[0015] Table 5 shows flower and flowering characteristics of the new cultivar. Flower and flowering characteristics include date 1st bloom, date full bloom, date last bloom, petal color, number flowers per cluster, number of petals per flower, flower diameter, petal length, petal width, and number of sepals per flower.

TABLE-US-00005 TABLE 5 Characteristic Hall's Beauty Date 1st bloom 28-Apr. Date full bloom 5-May Date last bloom 19-May Petal color White (NN155C) Number flowers per cluster 6.50 Number of petals per flower 15.17 Flower diameter 4.87 cm Petal length 2.10 cm Petal width 1.60 cm Number of sepals per flower 5.00 cm Peduncle length 11.32 cm Rachis length 5.73 cm Peduncle color Green (146C), sometimes flushed with red (173A to 182A) Cyme type Elongate simple cyme

[0016] Table 6 shows fruit and fruiting characteristics of the new cultivar. Fruit and fruiting characteristics include date 5% of fruit were ripe, date 50% of fruit were ripe, date 95% of fruit were ripe, weight of primary fruit, weight of secondary fruit, diameter of primary fruit at equator, diameter of 2.degree. fruit at equator, diameter of 1.degree. fruit at poles: tip, diameter of 1.degree. fruit at poles: base, diameter of 2.degree. fruit at poles: tip, diameter of 2.degree. fruit at poles: base, berry length 1.degree. fruit, berry length 2.degree. fruit, ratio of primary fruit length to width, shape description, uniformity of berry shape, color when full ripe, number of drupelets per fruit, individual seed weight, glossiness, firmness, flavor, texture of fruit when chewed, drupelet skin resistance to abrasion, ease of separation of fruit from pedicel, machine harvestability, resistance to heat damage of fruit, berries per inflorescence mean, berries per inflorescence range, soluble solids (%; in Brix), pH, titratable acidity (% as citric acid), and yield (actual kg plt-1).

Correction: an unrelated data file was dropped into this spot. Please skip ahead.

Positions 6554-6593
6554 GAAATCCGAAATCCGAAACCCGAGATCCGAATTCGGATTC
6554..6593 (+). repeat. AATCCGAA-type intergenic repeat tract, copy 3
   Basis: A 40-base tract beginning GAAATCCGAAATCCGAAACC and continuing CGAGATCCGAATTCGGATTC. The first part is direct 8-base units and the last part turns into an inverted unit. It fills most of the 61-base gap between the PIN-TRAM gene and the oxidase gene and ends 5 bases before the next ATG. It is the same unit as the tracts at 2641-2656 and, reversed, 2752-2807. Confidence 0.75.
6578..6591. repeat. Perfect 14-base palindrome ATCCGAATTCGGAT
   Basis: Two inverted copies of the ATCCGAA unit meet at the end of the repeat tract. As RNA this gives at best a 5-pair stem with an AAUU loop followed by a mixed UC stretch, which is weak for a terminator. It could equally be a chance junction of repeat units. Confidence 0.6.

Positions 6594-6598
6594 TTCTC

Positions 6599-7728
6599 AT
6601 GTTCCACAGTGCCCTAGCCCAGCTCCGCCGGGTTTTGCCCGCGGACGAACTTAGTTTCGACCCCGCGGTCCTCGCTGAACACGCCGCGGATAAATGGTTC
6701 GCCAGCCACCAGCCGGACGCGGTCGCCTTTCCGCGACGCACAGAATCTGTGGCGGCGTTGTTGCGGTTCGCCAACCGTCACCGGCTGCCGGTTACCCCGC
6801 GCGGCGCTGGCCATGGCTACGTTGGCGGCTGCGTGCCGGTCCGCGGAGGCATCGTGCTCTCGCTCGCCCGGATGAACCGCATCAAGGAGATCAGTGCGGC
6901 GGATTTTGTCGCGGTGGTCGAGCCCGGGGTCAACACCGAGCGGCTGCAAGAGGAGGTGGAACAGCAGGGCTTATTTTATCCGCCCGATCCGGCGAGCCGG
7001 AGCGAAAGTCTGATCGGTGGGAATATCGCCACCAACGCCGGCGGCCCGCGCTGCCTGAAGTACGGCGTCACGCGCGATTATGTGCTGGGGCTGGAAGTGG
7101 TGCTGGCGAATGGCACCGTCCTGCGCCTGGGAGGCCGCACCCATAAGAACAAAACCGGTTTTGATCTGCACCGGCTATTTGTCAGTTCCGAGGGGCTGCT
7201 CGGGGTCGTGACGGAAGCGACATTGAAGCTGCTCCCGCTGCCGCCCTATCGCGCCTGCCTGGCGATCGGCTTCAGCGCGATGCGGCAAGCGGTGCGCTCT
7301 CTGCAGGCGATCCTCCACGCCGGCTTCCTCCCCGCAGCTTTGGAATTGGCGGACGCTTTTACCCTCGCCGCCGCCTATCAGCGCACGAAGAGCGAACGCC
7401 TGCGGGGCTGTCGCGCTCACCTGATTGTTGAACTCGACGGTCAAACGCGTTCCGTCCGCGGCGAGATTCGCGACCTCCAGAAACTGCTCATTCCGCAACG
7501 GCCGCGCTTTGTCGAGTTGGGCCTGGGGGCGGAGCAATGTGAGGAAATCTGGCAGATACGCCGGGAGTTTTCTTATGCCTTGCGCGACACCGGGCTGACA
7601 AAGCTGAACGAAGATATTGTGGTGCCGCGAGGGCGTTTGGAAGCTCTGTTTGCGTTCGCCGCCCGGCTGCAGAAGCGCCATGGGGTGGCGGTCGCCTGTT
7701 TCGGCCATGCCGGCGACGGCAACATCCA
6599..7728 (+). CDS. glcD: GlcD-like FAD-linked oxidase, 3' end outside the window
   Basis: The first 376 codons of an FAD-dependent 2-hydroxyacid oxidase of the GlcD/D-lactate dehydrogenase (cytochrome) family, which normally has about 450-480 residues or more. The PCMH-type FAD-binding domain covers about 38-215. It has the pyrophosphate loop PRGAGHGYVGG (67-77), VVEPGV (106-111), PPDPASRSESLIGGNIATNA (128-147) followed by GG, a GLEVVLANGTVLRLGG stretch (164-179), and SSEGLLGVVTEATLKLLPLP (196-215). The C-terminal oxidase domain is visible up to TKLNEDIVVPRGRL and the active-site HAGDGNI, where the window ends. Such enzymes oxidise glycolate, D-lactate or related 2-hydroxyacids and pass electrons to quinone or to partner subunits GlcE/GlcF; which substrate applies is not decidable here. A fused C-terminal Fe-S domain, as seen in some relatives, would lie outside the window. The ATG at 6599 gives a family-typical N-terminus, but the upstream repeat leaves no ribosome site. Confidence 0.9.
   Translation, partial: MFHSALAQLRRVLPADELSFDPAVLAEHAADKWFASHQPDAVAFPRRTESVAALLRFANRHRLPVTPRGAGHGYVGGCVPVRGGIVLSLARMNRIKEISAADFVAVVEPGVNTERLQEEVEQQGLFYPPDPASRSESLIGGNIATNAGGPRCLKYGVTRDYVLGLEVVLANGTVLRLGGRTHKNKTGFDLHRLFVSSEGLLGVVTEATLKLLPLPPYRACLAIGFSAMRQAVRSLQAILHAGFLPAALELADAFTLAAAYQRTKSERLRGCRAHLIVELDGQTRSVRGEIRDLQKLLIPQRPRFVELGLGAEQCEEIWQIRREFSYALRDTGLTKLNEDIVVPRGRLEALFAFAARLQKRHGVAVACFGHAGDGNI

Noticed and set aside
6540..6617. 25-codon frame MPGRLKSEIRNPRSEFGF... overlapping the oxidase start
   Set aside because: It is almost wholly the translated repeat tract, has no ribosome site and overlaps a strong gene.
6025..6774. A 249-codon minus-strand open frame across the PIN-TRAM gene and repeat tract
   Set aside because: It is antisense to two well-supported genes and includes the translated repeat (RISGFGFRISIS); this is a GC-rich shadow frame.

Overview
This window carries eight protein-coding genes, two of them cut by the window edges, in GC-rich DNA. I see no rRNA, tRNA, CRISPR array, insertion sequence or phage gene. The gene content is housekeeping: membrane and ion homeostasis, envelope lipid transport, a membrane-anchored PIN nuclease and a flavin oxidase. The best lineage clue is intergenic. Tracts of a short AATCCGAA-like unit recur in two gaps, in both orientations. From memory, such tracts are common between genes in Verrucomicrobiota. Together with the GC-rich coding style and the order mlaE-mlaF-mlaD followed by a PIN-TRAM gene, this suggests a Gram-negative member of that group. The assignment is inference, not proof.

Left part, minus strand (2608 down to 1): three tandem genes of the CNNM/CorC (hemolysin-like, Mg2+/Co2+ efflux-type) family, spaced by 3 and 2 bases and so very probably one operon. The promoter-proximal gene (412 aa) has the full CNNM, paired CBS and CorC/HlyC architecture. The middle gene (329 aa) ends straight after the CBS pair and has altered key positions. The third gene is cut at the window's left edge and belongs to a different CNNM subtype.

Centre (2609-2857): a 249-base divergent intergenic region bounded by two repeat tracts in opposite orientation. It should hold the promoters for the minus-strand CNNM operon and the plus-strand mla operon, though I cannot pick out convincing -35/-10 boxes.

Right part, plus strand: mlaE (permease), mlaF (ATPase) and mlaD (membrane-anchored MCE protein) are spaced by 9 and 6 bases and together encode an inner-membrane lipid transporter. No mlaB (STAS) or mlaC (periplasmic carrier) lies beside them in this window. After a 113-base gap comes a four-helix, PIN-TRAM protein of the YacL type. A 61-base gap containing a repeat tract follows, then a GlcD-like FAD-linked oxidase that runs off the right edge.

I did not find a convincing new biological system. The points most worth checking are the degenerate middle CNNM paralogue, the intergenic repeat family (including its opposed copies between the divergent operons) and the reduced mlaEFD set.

TABLE-US-00006 TABLE 6 Characteristic Hall's Beauty Date 5% of fruit were ripe 15 Jun. Date 50% of fruit were ripe 19 Jun. Date 95% of fruit were ripe 6 Jul. Weight of primary fruit 6.26 g Weight of secondary fruit 5.58 g Diameter of primary fruit at equator 1.75 g Diameter of 2.degree. fruit at equator 1.73 cm Diameter of 10.degree. fruit at poles: tip 1.05 cm Diameter of 10.degree. fruit at poles: base 1.51 cm Diameter of 2.degree. fruit at poles: tip 1.07 cm Diameterof 2.degree. fruit at poles: base 1.57 cm Berry length primary fruit 3.10 cm Berry length 2.degree. fruit 2.87 cm Ratio of primary fruit length to width 1.78 Shape description Conical Uniformity of berry shape Excellent Color when full ripe Black (203C) Number of drupelets per fruit 91.17 Total seed weight per fruit 180.5 mg Individual seed weight 1.99 mg Glossiness Medium Firmness Moderate Flavor Excellent, sweet Texture of fruit when chewed Excellent Drupelet skin resistance to abrasion Very good Ease of separation of fruit from pedicel Easy Machine harvestability Excellent Resistance to heat damage of fruit Good Berries per inflorescence-mean 6.78 Berries per inflorescence range 6-8 Soluble solids (%; in Brix) 15.37 pH 3.26 Titratable acidity (% as citric acid) 12.47 Yield (actual kgplt-1) 7.72 Disease response Under a typical, minimal, disease management program does not exhibit any particular disease problems